Face up to the fact that you may be fat, lonely and single. Do something about it with one of those dating sites if you need to. It’s not hard, and you can’t escape the necessity. Our poor little human brains are programmed to survive, love and reproduce. The moment you forget these three facts human existence is the moment your entrepreneurial journey starts to go on a downward spiral toward bankruptcy and failure.
I’ve lived this tip first hand, so I’m living proof. I thought I could just waltz around in my stupidly fast, luxury car and think that I was the god of entrepreneurship. When I realized I was wrong it was too late, the failure started, and I hit rock bottom. The great thing for everyone reading this is that I took all that negativity and failure and funneled it back into preaching to ya’ll about how to stop yourself from failing at your own entrepreneurial journey. On the other hand, I kind of feel like massive failure is a must, and it’s best to get it out of the way as early on as possible.
2. Focusing on revenue talk rather than momentum.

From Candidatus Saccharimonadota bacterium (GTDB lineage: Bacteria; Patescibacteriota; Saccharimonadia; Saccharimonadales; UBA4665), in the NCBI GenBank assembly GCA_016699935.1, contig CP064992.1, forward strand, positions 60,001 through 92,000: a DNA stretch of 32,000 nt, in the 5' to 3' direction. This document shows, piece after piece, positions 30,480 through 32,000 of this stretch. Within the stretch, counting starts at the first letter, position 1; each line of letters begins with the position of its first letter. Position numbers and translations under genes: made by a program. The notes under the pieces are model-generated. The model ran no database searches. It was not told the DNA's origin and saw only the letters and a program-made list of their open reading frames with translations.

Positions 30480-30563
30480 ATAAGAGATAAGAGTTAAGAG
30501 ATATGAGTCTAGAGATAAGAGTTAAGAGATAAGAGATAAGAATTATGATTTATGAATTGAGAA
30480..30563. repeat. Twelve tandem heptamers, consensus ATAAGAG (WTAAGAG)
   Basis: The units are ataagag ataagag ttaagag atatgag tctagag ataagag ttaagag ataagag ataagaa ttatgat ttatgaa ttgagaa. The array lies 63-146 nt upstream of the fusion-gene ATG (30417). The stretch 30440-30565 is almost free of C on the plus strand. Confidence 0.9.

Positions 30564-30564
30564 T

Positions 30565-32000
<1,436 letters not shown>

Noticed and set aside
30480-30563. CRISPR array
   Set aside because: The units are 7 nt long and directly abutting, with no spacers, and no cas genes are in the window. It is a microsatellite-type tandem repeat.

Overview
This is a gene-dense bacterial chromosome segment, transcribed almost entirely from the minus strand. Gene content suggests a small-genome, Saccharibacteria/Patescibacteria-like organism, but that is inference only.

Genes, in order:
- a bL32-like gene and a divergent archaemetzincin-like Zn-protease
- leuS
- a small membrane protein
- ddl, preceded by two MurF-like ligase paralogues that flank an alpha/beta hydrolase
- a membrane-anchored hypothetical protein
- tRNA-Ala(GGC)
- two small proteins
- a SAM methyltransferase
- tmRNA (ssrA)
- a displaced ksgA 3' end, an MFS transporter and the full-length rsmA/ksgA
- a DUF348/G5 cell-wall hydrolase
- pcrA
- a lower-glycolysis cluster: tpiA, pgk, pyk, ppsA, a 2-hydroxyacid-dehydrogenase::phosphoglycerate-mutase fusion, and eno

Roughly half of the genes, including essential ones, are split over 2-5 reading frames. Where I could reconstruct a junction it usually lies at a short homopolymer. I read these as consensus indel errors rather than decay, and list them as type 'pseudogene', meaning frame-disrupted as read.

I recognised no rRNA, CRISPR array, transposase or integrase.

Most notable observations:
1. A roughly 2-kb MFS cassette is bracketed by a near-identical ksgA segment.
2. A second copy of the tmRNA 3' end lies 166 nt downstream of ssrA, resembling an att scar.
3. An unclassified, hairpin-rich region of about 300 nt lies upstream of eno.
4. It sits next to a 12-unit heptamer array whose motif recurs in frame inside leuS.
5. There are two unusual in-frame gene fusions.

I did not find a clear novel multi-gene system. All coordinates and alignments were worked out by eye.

Working in the corporate world, I hear revenue talk multiple times a day. The thing about numbers is that they are boring and humans fundamentally don’t care or get drawn in by them. If you tell me your business grew 300 percent last month, you have my attention for a fraction of a second, then I don’t care. If you tell me you created a product that saved five people last month from dying of cancer, you have my attention and probably my wallet pretty quickly.
Yes, you need to make revenue to keep the lights on, but what’s missing in your entrepreneurial journey is talk about momentum. You want to be talking about things that the people on your team (even if they are all freelancers) care about. Fundamentally, people have joined your vision to change the world in some unique way, and what you want to be doing is communicating momentum you are creating towards that goal. Assuming you are not smoking crack, the numbers and the momentum towards your goal should align perfectly. Stop talking revenue 100 percent of the time because it makes you sound like you’re a purposeless loser and you’re not, deep down.